Archive for the ‘George Washington Barrett (1873-1956)’ Category

Historic Sanctuary, Gray United Methodist Church, Gray, Georgia   Leave a comment

Above:  The Historic Sanctuary, June 11, 2018

Photographer = Kenneth Randolph Taylor

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I was driving through Gray, Georgia, where my great-grandfather, George Washington Barrett (1873-1956) served from late 1917 to late 1919.  He was a minister in the North Georgia Conference of the Methodist Episcopal Church, South (1845-1939).  For two years he served a three-point charge that included the congregation in Gray.  He preached in the building pictured above.

The windows postdate his time as pastor, obviously.

Notice the side view of the building.  The back section, with the door facing toward the street, is younger than the rest of the building.  According to the church’s website, the back section dates to the 1940s.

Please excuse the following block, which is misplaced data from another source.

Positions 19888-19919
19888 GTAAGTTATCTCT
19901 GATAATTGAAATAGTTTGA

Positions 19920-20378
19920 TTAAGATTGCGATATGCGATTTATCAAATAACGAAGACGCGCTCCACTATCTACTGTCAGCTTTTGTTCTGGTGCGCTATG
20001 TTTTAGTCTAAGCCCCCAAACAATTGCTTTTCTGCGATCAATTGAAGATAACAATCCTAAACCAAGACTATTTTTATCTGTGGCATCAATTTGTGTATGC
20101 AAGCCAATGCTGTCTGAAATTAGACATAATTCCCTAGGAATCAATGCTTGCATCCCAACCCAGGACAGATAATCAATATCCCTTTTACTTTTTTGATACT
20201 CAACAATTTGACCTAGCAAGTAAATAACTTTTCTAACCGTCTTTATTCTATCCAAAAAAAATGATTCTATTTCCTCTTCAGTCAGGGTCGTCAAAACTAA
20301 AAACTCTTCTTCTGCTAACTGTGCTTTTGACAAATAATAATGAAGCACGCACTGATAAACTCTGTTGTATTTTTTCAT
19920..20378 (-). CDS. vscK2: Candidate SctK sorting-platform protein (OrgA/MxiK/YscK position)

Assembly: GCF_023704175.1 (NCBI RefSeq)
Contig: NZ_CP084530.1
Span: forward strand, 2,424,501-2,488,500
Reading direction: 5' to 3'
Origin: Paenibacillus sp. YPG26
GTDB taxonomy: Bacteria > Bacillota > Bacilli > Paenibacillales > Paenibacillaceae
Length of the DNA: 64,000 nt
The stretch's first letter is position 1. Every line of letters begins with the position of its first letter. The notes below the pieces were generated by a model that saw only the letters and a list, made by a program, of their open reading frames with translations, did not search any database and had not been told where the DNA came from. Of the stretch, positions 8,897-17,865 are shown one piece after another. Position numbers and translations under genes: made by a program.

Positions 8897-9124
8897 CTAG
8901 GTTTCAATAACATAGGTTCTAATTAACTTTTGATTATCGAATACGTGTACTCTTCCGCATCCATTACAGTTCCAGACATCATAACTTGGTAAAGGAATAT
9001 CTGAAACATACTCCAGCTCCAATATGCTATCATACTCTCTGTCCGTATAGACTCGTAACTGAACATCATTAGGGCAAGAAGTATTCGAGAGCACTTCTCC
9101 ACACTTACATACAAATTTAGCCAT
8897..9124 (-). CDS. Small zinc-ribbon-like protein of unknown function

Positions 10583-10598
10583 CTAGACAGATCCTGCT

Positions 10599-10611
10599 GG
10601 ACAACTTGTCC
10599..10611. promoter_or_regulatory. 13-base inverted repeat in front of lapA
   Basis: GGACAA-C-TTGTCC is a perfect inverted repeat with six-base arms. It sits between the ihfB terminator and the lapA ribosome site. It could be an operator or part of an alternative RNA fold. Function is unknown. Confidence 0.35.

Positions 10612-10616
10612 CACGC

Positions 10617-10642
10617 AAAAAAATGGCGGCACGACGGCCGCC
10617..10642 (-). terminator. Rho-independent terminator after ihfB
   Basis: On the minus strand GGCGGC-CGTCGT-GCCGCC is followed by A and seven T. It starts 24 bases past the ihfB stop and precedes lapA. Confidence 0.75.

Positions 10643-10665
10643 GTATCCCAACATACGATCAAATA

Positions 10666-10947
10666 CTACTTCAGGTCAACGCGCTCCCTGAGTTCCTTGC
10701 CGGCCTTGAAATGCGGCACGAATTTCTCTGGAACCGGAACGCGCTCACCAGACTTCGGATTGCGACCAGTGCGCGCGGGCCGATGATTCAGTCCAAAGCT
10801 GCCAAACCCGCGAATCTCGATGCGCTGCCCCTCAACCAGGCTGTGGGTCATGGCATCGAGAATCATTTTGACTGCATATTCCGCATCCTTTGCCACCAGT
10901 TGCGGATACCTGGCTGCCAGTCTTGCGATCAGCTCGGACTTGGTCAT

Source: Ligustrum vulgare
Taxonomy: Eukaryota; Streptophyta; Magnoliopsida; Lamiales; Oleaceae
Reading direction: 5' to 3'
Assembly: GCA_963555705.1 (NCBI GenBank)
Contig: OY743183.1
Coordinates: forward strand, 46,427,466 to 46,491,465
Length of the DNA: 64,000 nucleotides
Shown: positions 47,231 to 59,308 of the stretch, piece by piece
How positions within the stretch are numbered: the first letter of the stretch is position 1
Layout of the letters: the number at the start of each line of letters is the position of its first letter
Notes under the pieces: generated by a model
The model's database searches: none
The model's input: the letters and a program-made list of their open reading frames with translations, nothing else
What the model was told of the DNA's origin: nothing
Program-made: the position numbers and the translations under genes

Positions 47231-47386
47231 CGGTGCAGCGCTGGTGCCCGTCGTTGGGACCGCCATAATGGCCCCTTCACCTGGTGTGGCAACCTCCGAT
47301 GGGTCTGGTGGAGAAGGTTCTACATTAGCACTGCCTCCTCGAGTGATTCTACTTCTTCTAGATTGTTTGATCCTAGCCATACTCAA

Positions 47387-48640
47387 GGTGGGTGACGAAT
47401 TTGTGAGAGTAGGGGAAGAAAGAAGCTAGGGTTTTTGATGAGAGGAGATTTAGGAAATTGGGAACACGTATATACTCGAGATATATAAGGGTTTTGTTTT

One way of connecting with one’s ancestors is to visit places they lived, worshiped, et cetera.  I try to imagine my grandmother, Nell Barrett (1915-2001), on this site as a young child.  I try to imagine my great-grandfather, not as the silver-haired gentleman I have usually seen in photographs, but as a younger man.  Here I have a tangible connection to my family’s past.  Liturgically and theologically I would not fit in at Gray U.M.C., but that is fine.

KENNETH RANDOLPH TAYLOR

JUNE 21, 2018 COMMON ERA

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Obituary of George Dickey Barrett   Leave a comment

George Dickey Barrett 01

George Dickey Barrett 02

George Dickey Barrett 03

Obituary courtesy of Sally Taylor Stuckey

Scans by Kenneth Randolph Taylor

GEORGE DICKEY BARRETT